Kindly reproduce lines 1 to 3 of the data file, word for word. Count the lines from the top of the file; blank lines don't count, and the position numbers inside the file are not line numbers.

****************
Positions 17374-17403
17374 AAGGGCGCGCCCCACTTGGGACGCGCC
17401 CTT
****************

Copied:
Positions 17374-17403
17374 AAGGGCGCGCCCCACTTGGGACGCGCC
17401 CTT